More than 70 Abused Animals One Step Closer to New Home--Mikayla Lewis
Updated: Sunday, February 23 2014, 05:02 PM CST
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LEBANON, Tenn.--More than 70 animals are one step closer to finding a permanent and better home than their last in Hamblen County. Today cats and dogs were released from their temporary home in Lebanon to placement partners to be adopted out.
Animal Rescue Corps' Michael Cunningham said , "Today is the day that we work for the dogs... toward a new life."
The ARC uses the fairgrounds building to hold and treat neglected animals they rescue like this time for Operation Mending Hearts.
Last week Hamblen County Animal Control found 73 dogs and two cats inside a Morristown, TN home.
The Hamblen Humane Society's Bobby Short said, " It was horrendous. I've never seen anything this bad. The dogs were in deplorable condition. They had diseases that are contagious."
Short was one of the first officers on the scene. He helped bring the animals down to Lebanon with ARC and decided to volunteer the rest of the time.
Short explained, " We just don't want to bring them down, we want to jump right in and help because they jumped right in and helped us out."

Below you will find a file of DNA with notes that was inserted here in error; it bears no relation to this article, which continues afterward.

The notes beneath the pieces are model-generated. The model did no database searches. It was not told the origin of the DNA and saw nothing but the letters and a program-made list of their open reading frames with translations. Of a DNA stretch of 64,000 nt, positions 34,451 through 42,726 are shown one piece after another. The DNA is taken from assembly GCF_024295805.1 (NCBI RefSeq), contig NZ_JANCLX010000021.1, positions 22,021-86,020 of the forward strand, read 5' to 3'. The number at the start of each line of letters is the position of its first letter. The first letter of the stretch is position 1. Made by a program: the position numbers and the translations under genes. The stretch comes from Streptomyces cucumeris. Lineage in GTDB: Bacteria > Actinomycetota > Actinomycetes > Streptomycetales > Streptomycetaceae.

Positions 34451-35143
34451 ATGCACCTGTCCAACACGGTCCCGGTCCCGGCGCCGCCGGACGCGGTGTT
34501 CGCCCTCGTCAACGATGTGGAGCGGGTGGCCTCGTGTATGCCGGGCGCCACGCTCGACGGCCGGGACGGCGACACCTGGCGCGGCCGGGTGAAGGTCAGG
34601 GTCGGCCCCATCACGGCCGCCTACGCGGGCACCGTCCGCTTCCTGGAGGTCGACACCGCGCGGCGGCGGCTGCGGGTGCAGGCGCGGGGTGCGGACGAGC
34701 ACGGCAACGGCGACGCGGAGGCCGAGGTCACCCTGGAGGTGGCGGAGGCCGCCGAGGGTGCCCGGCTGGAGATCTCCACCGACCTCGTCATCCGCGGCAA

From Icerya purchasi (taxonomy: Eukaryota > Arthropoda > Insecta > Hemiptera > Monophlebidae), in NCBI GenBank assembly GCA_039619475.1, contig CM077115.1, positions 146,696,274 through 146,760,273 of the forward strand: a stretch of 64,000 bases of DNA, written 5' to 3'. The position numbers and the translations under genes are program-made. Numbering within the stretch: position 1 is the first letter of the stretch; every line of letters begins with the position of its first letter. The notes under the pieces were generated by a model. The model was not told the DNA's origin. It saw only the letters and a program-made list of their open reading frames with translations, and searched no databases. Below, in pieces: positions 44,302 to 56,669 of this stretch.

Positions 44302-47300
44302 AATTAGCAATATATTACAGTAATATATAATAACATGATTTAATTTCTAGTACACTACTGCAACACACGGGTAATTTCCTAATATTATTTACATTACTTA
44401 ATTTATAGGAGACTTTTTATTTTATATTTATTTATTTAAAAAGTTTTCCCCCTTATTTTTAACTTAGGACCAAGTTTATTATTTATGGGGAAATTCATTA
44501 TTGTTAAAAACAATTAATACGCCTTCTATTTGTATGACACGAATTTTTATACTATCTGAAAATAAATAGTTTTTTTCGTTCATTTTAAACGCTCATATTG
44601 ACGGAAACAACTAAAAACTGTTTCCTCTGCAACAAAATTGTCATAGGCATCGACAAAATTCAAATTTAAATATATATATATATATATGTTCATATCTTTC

Cunningham added, "You shut down emotionally when you're on scene and do the extraction...but then you get to have these amazing connections with animals and you just watch them come out of their shell that's what it's all about."
Throughout the week, a few more foster dogs came into the latest operation. Today all of the animals were taken into variety of placement groups' custody like Nashville PITTIE (Pit bull Initiative to Transform Image and Educate).
The group took in four pit bulls today.
Jana Mendes, Nashville PITTIE founder said, "Get them spade and neutered and make sure they are all good and healthy and we believe for the most part they are all healthy."
Nashville PITTIE is also looking for foster care for other dogs, and many other groups are in the same situation when receiving a high volume of animals like today.
ARC says that Tennessee is the top state for animal cruelty case operations such as this, but it is not a bad thing.
Cunningham explained, "Animal cruelty is everywhere. The difference with Tennessee is that they actually do something about it and are aware of the resources like us and are proactive in addressing these large scale cruelty cases."
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